The mentors of the Communications Honors Alumni Program (CHAMP) work with students to make sure they foster connections and make the most of their college experience.
Paul Ward, who graduated from Seton Hall in 1986, created the program 10 years ago, when the College of Communication and the Arts was still part of the College of Arts and Sciences. With the combined efforts of Ward and the Career Center, they were able to bring alumni in to become mentors to students in the College of Communication and the Arts.
“CHAMP is about helping students prepare for life after Seton Hall,” Ward said. “By pairing successful alumni with current students, participants get incredible advice about the best ways to pursue career opportunities in a variety of professions including communications, marketing, theater, graphic design and several others.”
All the students who participated in this program seem to agree that it is a valuable opportunity for students in communications.
“You get to build a relationship with your mentor who has so much knowledge, which can lead to further networking with other professionals,” said Brittannia Gordon, a senior public relations major. “Your mentor helps you develop a strong resume and cover letter. And overall, they are there to help you with anything.”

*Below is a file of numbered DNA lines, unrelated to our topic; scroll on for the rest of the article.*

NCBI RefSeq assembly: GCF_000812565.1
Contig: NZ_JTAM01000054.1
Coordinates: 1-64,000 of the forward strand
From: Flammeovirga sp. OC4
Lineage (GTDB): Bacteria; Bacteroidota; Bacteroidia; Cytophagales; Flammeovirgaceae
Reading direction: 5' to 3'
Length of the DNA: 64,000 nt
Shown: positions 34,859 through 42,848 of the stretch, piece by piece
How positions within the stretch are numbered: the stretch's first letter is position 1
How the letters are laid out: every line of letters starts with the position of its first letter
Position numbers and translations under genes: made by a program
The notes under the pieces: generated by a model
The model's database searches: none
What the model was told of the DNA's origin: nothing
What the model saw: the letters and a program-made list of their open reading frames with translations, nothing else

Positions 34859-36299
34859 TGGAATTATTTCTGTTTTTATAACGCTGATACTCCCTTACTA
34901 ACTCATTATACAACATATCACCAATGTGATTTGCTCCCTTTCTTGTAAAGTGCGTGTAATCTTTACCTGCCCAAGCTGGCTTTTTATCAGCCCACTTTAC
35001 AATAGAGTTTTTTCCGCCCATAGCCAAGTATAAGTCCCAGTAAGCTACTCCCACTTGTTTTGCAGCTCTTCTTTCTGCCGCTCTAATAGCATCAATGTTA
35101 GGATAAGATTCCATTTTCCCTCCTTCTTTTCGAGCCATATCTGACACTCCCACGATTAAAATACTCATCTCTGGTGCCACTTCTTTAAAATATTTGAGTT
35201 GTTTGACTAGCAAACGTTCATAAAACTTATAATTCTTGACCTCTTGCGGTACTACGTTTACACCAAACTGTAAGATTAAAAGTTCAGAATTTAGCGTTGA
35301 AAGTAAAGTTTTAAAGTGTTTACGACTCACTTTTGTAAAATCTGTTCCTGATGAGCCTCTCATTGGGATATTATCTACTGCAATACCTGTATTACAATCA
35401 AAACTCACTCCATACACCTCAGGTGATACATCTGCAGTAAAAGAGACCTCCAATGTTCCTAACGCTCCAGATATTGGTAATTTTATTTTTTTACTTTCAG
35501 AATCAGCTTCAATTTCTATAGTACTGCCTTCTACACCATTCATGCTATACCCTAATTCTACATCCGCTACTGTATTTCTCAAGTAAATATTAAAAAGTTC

Gianna Barone, a junior journalism major, said that participating in this program creates a rich support network for students.
“I was really eager to participate in it,” she said. “And I feel that anyone in the Communications school can benefit from it. [CHAMP] gets you prepared for meeting others in your field after graduation and that, to me, was invaluable.”
Students can opt to apply online or stop by the Career Center. Applications are due Oct. 22 and students who are selected for the program will be notified in November for participation in the spring semester. There are 25 spots open to students.
Ward said that interest in the program is rapidly in terms of potential mentors.
“Several [alumni mentors] have volunteered for the program since we launched and each year, new mentors are added as the great reputation of the program spreads,” Ward said. “All of the mentors are generous with their time and grateful for the opportunity to reengage with Seton Hall.”
CHAMP counts as a one-credit course, so there is work involved besides just talking to mentors. Students must meet with their mentors four times in-person and other meetings can be on the phone or via Skype, allowing them to connect. Much of the written work is based off reflections that stem from these meetings.
“My mentor last year lived in California, so we talked over Skype for our meetings,” said Sarah Auerbach, a junior public relations major. “We finally met in person at the end of the year celebration. After each meeting, students must write a short report of what was discussed, and comment on the Blackboard discussions.”
Reesa Greenwald, director of the Career Center, stressed how important it is for students to take advantage of this opportunity.
“This is a unique opportunity not offered by most colleges, and is a source of considerable pride for the University, The Career Center, and the College of Communication and the Arts,” Greenwald said. “The most important thing students need to realize is that they aren’t going to have this opportunity again. These are high level people who you’re creating a connection with for a semester.”
Kiah Conway can be reached at email@example.com.